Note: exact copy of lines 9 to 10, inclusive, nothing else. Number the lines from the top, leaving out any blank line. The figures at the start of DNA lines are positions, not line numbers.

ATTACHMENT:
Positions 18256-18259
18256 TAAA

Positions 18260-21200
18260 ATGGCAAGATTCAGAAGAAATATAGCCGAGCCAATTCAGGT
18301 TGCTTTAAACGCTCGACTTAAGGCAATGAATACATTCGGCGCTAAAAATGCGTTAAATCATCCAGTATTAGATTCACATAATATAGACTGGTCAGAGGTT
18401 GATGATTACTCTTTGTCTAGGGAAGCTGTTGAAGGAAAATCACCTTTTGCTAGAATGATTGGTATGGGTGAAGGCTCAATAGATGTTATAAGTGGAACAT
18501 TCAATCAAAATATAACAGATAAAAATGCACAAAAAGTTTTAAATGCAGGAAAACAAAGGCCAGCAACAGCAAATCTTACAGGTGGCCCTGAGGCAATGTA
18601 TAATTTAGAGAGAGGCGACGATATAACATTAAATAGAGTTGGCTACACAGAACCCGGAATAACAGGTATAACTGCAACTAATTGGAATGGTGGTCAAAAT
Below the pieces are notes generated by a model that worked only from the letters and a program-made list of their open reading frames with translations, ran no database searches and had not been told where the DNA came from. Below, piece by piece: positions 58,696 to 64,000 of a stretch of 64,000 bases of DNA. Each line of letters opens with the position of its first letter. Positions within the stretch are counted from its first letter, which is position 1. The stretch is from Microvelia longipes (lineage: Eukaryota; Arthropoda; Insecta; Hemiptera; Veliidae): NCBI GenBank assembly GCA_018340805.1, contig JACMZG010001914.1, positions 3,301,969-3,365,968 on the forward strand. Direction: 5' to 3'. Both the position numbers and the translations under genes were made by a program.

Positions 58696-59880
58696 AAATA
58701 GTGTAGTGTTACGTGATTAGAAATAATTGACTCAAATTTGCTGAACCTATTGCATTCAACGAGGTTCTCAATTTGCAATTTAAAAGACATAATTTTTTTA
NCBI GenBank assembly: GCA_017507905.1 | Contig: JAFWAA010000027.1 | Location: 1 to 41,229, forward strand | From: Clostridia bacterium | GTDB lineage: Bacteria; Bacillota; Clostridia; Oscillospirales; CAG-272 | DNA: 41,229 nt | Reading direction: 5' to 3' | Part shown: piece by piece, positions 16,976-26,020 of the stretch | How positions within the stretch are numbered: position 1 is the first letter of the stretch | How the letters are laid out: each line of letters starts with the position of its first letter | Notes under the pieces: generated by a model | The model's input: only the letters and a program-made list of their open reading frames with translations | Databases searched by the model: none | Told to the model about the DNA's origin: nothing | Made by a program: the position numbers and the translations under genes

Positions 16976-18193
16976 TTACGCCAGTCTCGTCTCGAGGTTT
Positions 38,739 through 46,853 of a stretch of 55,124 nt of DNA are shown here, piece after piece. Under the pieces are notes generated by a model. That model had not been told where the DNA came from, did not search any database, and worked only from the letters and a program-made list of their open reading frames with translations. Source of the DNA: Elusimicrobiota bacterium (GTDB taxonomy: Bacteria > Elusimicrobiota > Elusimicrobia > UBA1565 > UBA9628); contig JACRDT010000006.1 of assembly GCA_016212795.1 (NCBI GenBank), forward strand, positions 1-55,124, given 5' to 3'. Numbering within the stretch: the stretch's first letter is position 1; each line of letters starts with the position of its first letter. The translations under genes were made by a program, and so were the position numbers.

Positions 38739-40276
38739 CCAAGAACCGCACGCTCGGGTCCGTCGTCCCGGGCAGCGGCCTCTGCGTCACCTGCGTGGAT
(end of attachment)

Below the pieces are notes generated by a model that worked only from the letters and a program-made list of their open reading frames with translations, ran no database searches and had not been told where the DNA came from. Below, piece by piece: positions 58,696 to 64,000 of a stretch of 64,000 bases of DNA. Each line of letters opens with the position of its first letter. Positions within the stretch are counted from its first letter, which is position 1. The stretch is from Microvelia longipes (lineage: Eukaryota; Arthropoda; Insecta; Hemiptera; Veliidae): NCBI GenBank assembly GCA_018340805.1, contig JACMZG010001914.1, positions 3,301,969-3,365,968 on the forward strand. Direction: 5' to 3'. Both the position numbers and the translations under genes were made by a program.

Positions 58696-59880